Sunday, March 8, 2015

How A MET Usher Helped Samuel Ramey Learn "Bluebeard's Castle"

Castle of Secrets: The recording cover with
Samuel Ramey and Éva Marton
"It was fall of 1963, and Samuel Ramey was a young music student at the Municipal University of Wichita, soon to become Wichita State University. He was rummaging through the LP bins at a downtown Wichita music store when he flipped to a recording of Hungarian composer Bela Bartok’s Bluebeard’s Castle that featured Ramey’s idol, opera star Jerome Hines, singing the title role. Ramey bought the record and took it back to his little apartment, which was near where the Ulrich Museum of Art is now. Ramey, with his deep, young bass-baritone voice, had just begun to develop an interest in opera the previous year. He became obsessed with his new record, a one-hour, psychological opera that told the story of poor, lonely Bluebeard and his new bride, Judith, who insists on seeing what hides behind seven locked doors in his castle. 'I took it back to my place and started playing it and thought, ‘Wow. This is fantastic,'' he said. 'I wrote off to a music store in New York, and they sent me the score.'....When Ramey heads to rehearsal for Bluebeard’s Castle with the Wichita Symphony Orchestra on Monday, he’ll have that score – which still has notes he made to himself in 1963 – with him. He’s saved it for more than 50 years and has used it every time he’s performed the opera, including in 1988 when he sang the title role for a PBS special at New York’s Metropolitan Opera....Before the 1987 album, which Ramey recorded in Budapest with soprano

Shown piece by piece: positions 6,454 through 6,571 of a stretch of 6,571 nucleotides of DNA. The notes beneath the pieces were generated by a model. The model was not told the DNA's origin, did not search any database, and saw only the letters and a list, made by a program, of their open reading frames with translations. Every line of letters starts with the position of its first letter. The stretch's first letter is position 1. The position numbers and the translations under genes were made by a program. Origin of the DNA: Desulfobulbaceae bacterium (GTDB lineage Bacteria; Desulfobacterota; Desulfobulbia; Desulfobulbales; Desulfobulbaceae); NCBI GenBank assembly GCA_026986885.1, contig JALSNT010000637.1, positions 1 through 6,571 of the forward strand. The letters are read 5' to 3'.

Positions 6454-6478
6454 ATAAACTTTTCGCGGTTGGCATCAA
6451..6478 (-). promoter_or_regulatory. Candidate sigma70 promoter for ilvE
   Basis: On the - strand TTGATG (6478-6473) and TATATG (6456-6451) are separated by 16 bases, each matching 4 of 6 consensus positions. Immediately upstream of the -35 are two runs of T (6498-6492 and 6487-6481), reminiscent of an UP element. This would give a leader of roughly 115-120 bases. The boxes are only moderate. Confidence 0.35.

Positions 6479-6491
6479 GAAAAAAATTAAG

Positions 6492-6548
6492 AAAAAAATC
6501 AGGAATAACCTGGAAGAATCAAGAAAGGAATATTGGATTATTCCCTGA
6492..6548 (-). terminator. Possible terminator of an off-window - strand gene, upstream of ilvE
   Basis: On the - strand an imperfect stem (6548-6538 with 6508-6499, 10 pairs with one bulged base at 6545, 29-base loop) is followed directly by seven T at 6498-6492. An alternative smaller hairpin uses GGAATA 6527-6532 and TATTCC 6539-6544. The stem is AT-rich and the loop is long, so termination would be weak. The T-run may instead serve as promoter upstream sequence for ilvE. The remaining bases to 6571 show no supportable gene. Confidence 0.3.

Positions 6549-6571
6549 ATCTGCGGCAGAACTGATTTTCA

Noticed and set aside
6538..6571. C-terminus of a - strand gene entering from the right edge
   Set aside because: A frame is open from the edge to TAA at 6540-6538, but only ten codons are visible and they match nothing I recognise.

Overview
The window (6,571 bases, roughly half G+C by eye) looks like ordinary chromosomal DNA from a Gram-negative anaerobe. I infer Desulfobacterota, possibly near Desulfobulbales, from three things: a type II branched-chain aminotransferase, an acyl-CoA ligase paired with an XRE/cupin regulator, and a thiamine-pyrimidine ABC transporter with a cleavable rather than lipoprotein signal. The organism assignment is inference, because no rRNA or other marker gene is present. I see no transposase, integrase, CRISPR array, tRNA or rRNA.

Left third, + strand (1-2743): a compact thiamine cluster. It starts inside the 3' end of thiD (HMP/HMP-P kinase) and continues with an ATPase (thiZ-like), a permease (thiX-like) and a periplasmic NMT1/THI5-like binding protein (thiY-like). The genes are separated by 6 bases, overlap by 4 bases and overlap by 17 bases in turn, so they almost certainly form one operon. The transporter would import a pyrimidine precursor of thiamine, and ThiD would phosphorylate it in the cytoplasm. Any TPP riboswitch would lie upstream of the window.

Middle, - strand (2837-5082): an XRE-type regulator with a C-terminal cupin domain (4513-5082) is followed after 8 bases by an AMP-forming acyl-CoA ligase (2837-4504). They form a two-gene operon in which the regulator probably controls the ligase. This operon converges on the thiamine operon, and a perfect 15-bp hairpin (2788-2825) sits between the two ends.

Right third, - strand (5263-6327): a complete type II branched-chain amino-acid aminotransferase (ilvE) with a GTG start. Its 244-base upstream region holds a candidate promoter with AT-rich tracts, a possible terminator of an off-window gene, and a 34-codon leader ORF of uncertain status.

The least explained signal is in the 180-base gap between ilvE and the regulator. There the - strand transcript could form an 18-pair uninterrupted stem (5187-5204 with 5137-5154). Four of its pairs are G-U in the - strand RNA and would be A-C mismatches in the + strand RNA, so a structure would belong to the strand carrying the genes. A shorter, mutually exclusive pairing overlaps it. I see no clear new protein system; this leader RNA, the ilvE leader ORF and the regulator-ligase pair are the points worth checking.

Ramey at the Wichita Art Museum
with Dale Chihuly sculpture 
(Photo: Fernando Salazar)
Eva Marton, he remembers spending months working on the lyrics. Hungarian is a beautiful language, he said, but it’s far more difficult than Italian, French or Spanish to learn. Every vowel, he said, can be pronounced three or four different ways. Marton, a Hungary native, offered to help. 'She said, ‘Now there is a guy I worked with at the Met. He’s the head of the ushers, and I’ve already told him about you,'' Ramey said. He took Marton’s advice and found the usher, who agreed to help. Ramey would sit in his office for hours each day, just speaking the text. During the recording process, Ramey remembers with a laugh, a helpful bassoonist would turn around and correct him if he stumbled or give him a thumbs-up if he did well." [
Source] See a photo featuring Dale Chihuly's 9,000-pound glasswork set for the production of Bluebeard's Castle after the jump.



No comments:

Post a Comment